Agriculture has an image problem. Simply put, to the majority of Malawi’s youth, agriculture isn’t seen as being ‘cool’ or attractive. Most youths think of it only as back-breaking labour which has no economic pay-off—and little room for career advancement.
With an ageing population of Malawian farmers, it is clear that agriculture needs to attract more young and energetic people.
A report by the International Institute for Environment and Development (IIED) says the exodus of rural youth to urban areas—where they come looking for greener pastures, means fewer small-scale farmers left in rural areas. It also means few small-scale farmers for tomorrow, potentially drastically changing the profile of agriculture.
In Malawi’s case, land is often readily available at no cost in rural areas. I have never understood the logic behind giving farm input subsidies to a 70-year-old granny who can barely walk or worse still, someone who has very little, if any, land to farm. The intention is good, but the targeting is wrong.
Government needs to attract the youth to agriculture by incentivising it in such a way that the youth should start to look at agriculture the same way they look at engineering or medicine.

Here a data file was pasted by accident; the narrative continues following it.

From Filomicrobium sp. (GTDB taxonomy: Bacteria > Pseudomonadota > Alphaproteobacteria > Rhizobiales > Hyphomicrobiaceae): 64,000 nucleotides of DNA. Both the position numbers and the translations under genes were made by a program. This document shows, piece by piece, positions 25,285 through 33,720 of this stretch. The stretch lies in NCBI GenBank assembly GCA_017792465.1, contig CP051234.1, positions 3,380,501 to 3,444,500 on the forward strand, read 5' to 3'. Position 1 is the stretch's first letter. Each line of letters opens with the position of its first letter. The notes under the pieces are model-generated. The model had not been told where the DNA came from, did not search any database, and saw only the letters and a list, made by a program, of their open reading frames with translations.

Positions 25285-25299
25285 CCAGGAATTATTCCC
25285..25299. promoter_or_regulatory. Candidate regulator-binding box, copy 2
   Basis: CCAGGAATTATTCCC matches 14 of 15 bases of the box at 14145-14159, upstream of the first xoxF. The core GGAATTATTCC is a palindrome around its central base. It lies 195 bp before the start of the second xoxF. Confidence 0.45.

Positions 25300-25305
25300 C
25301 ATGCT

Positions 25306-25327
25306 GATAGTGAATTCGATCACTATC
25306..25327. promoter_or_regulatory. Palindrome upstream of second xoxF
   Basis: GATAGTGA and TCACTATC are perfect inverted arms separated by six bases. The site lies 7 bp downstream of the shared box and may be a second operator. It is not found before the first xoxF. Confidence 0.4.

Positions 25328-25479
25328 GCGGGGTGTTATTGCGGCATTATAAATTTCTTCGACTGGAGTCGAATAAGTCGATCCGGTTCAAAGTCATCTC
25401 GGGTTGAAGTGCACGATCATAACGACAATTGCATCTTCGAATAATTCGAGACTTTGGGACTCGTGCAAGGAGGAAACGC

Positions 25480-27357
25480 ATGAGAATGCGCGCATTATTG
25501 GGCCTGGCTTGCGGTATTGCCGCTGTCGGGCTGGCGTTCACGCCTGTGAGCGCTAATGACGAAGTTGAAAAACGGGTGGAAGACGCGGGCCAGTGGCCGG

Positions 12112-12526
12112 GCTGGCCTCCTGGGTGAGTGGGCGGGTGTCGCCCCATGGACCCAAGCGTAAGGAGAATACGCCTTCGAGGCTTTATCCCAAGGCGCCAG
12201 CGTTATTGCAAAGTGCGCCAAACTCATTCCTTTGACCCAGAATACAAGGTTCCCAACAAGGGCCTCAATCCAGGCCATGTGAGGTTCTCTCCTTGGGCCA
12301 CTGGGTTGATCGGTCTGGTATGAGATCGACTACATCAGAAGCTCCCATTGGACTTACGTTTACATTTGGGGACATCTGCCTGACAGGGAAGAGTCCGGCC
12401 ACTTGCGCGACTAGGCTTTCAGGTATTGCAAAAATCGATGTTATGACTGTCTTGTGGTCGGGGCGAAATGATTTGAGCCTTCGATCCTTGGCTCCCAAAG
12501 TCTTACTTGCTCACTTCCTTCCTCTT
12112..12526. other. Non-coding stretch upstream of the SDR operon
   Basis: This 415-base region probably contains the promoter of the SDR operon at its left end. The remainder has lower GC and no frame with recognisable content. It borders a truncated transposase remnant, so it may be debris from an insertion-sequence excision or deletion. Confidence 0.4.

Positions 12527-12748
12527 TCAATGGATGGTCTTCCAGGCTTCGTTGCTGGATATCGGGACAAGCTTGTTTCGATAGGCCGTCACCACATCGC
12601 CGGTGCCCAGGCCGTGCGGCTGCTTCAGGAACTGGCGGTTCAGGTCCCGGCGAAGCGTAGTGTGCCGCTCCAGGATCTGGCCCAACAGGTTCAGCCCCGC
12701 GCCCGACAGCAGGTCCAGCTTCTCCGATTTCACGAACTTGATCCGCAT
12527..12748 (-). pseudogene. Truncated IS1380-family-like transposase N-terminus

I look at the unemployed youths as both a threat and an opportunity. The agricultural sector offers huge potential for job creation. Realising this can change the image of agriculture among young people. Put some swag in agriculture. This will inadvertently reduce the youth unemployment rate which is too high as the youth are busy looking for employment and not creating employment.
Increased access to education and new forms of agriculture-based enterprise mean that young people can be a vital force for innovation in farming, increasing incomes and well-being for both farmers and local communities. Young people can transform the agriculture sector by applying new technologies and new thinking.
Agriculture means more than subsistence farming—today, young people can explore career options in permaculture design, communication technologies, marketing, food preparation, environmental sciences and more.
Farmers, businesspersons, policy-makers and educators need to promote agriculture as an intellectually stimulating and economically sustainable career—and make jobs in the agriculture and food system “cool” for young people. A resurgence of interest among young farmers is already happening and it’s vital to support this growth by putting the swag in agriculture. n